There have been many stages before this one. Musically, what was the first?

I was born in 1954, so I’m there right at the beginning, so to speak. In the ’60s, I’m obsessed by pop music. I mean, the first time I remember going to the cinema was to see the The Young Ones, which I loved. The summer of 1963 was my first real pop summer – the summer of She Loves You. Me and my sister were obsessed by The Beatles; I remember sitting at home in pyjamas and dressing gown when we were allowed to stay up and watch them on the Royal Variety Performance, so I’d be nine years old then. It might, astonishingly, have been Bruce Forsyth introducing it – and you could hear the screaming outside the London Palladium, on the television in Newcastle. And I remember this, God, this sick feeling of excitement. We had all The Beatles singles and we used to play them relentlessly on a little Dansette. That tense feeling of excitement, it stayed with me.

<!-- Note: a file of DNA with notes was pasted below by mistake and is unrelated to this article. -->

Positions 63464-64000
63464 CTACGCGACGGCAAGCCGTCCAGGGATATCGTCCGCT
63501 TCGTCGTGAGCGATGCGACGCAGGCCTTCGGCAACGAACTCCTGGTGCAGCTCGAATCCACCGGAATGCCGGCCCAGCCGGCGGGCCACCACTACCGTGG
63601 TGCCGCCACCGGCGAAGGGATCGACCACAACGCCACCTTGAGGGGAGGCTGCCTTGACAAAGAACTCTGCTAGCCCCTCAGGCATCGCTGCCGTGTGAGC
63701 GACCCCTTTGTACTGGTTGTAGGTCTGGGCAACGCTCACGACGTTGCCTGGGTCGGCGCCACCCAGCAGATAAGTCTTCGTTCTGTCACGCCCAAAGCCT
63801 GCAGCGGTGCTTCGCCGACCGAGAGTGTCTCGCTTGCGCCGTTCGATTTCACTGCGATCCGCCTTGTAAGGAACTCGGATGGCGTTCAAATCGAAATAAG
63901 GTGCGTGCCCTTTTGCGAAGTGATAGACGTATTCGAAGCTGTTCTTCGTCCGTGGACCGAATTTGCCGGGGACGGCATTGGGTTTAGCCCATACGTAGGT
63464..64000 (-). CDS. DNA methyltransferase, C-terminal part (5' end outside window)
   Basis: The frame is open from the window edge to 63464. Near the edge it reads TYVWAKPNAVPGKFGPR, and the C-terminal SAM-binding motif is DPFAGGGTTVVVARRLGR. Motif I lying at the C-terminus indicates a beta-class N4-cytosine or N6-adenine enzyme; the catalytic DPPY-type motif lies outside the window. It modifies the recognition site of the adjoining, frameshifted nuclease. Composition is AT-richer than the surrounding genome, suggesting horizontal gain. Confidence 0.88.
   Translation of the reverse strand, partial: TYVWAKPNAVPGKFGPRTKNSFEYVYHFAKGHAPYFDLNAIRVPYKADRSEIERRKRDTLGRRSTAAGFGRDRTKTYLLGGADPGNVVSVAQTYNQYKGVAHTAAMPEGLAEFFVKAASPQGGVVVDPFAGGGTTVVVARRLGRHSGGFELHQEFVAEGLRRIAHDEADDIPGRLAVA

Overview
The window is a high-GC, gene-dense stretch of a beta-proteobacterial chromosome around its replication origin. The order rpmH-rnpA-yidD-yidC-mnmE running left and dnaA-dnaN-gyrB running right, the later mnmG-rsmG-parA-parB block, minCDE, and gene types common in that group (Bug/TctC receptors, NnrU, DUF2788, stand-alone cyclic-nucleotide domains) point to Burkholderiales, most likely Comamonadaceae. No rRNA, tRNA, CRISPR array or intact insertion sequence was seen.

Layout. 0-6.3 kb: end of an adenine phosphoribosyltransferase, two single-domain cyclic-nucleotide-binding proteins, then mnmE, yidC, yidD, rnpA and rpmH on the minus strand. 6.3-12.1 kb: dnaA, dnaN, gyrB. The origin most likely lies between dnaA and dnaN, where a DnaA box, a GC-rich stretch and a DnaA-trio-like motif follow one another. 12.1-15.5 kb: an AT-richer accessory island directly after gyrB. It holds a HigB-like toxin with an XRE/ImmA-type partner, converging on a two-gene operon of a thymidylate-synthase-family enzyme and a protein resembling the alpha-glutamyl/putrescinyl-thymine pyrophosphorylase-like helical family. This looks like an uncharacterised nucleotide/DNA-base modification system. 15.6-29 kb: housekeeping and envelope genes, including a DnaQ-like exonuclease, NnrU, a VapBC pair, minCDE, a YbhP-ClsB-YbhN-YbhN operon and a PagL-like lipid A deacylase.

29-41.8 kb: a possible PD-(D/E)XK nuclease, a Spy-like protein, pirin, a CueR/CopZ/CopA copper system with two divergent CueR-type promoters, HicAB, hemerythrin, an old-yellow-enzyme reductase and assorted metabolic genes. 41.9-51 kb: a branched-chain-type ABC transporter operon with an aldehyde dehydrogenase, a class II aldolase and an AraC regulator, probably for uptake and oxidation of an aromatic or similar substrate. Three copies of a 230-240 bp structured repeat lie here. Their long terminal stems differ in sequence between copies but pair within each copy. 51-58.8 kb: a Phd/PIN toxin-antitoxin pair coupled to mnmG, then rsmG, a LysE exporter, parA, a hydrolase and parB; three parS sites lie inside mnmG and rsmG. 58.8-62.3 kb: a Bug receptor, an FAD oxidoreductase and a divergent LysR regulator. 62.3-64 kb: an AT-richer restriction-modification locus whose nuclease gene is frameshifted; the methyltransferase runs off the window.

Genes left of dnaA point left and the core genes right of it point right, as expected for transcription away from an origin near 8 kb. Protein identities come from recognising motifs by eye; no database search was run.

Were there influences other than pop?

In 1965 my parents bought a stereogram, and we had the soundtracks of The Sound Of Music and My Fair Lady. I realised only recently, what an astonishing influence this soundtrack had been on me, as someone who writes lyrics. (Sings) “Why can’t the English teach their children how to speak? This verbal ‘clarse’ distinction by now must be antique!” Well I mean, it’s practically the Pet Shop Boys, isn’t it?

Did you have a rock phase?

The first band I ever saw, at the Newcastle Festival in 1968, was Jon Hiseman’s Colosseum, a jazz/progressive rock band. Then I saw Led Zeppelin at Newcastle City Hall in very early 1970, when A Whole Lotta Love was quite new. And I had a friend who was into The Incredible String Band – he played me Wee Tam… and I remember thinking, “This is truly the most ghastly thing I have ever heard in my entire life.” But then I was sort of indoctrinated into it, and I got to really like them.

Long-haired Neil Tennant is a curious notion.